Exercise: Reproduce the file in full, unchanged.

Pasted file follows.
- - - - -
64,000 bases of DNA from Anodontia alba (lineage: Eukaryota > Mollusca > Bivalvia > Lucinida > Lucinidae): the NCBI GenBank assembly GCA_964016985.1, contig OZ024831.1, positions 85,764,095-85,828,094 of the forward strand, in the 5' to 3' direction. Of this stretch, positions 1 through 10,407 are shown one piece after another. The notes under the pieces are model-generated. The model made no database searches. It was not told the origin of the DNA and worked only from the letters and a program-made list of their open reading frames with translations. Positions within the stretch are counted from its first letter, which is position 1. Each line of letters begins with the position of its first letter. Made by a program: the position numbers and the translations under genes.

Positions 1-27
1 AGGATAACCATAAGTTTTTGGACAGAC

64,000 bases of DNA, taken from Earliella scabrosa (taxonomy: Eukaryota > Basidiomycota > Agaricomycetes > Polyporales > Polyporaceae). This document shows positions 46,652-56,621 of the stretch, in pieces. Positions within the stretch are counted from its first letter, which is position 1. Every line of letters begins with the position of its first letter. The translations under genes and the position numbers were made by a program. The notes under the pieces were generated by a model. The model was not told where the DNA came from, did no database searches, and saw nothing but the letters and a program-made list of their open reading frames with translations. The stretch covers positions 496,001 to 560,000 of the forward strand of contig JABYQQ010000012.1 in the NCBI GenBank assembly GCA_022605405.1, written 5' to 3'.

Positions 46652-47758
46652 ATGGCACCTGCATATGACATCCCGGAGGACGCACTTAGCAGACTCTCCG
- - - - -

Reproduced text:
64,000 bases of DNA from Anodontia alba (lineage: Eukaryota > Mollusca > Bivalvia > Lucinida > Lucinidae): the NCBI GenBank assembly GCA_964016985.1, contig OZ024831.1, positions 85,764,095-85,828,094 of the forward strand, in the 5' to 3' direction. Of this stretch, positions 1 through 10,407 are shown one piece after another. The notes under the pieces are model-generated. The model made no database searches. It was not told the origin of the DNA and worked only from the letters and a program-made list of their open reading frames with translations. Positions within the stretch are counted from its first letter, which is position 1. Each line of letters begins with the position of its first letter. Made by a program: the position numbers and the translations under genes.

Positions 1-27
1 AGGATAACCATAAGTTTTTGGACAGAC

64,000 bases of DNA, taken from Earliella scabrosa (taxonomy: Eukaryota > Basidiomycota > Agaricomycetes > Polyporales > Polyporaceae). This document shows positions 46,652-56,621 of the stretch, in pieces. Positions within the stretch are counted from its first letter, which is position 1. Every line of letters begins with the position of its first letter. The translations under genes and the position numbers were made by a program. The notes under the pieces were generated by a model. The model was not told where the DNA came from, did no database searches, and saw nothing but the letters and a program-made list of their open reading frames with translations. The stretch covers positions 496,001 to 560,000 of the forward strand of contig JABYQQ010000012.1 in the NCBI GenBank assembly GCA_022605405.1, written 5' to 3'.

Positions 46652-47758
46652 ATGGCACCTGCATATGACATCCCGGAGGACGCACTTAGCAGACTCTCCG